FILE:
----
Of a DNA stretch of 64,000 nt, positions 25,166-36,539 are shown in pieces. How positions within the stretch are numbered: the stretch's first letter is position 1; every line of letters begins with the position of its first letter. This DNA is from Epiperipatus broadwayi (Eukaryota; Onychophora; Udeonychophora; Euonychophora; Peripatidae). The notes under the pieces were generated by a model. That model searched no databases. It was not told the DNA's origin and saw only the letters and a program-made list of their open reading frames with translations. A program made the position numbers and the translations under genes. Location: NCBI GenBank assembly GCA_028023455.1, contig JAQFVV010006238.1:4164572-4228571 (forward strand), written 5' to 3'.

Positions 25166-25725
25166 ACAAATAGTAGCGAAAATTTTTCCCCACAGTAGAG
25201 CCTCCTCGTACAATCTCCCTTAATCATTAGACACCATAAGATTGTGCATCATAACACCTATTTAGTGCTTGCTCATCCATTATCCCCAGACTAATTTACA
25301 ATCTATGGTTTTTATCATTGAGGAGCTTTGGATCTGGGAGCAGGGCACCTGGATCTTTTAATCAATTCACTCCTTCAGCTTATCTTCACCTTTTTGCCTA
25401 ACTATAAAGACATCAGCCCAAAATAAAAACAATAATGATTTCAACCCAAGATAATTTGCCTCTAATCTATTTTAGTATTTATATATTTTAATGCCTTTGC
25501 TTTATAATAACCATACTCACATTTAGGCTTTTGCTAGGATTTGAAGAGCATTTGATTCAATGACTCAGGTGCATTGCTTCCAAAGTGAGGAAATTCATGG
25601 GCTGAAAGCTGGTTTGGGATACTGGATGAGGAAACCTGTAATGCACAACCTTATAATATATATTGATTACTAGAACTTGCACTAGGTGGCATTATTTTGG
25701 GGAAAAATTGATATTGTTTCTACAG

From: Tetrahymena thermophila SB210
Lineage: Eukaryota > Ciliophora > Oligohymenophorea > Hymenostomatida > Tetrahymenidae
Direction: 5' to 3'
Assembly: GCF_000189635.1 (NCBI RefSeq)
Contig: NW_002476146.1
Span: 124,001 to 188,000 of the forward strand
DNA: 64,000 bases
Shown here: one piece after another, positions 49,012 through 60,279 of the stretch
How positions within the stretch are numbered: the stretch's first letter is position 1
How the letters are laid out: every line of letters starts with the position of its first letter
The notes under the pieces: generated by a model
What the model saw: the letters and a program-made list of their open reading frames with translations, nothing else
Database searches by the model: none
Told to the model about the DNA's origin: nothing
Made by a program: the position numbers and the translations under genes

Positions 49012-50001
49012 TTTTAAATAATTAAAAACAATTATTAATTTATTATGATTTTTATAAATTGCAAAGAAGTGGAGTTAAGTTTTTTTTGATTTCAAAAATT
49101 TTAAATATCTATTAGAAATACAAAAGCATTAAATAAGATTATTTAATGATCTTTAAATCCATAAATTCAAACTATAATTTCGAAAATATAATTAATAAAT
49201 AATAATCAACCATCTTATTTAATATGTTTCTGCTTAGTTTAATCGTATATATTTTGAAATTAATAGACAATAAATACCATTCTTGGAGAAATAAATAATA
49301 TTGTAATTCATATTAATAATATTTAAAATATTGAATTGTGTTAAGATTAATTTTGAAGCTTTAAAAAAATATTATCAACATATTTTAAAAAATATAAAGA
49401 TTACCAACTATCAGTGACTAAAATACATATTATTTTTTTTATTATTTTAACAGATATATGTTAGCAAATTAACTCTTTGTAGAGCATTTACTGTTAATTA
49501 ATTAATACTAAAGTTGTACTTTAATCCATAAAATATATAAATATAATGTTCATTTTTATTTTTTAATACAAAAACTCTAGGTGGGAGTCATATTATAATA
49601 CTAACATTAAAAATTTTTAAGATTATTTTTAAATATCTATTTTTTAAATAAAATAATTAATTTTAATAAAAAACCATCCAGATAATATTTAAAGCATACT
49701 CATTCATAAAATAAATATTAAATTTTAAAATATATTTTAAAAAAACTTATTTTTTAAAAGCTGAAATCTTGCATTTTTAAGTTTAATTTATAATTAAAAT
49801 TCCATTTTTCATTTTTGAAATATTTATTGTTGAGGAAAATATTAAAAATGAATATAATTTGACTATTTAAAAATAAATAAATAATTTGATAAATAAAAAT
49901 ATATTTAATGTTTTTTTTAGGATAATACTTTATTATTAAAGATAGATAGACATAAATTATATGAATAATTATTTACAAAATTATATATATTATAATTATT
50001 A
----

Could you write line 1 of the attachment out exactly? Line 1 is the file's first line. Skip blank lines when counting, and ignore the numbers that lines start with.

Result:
Of a DNA stretch of 64,000 nt, positions 25,166-36,539 are shown in pieces. How positions within the stretch are numbered: the stretch's first letter is position 1; every line of letters begins with the position of its first letter. This DNA is from Epiperipatus broadwayi (Eukaryota; Onychophora; Udeonychophora; Euonychophora; Peripatidae). The notes under the pieces were generated by a model. That model searched no databases. It was not told the DNA's origin and saw only the letters and a program-made list of their open reading frames with translations. A program made the position numbers and the translations under genes. Location: NCBI GenBank assembly GCA_028023455.1, contig JAQFVV010006238.1:4164572-4228571 (forward strand), written 5' to 3'.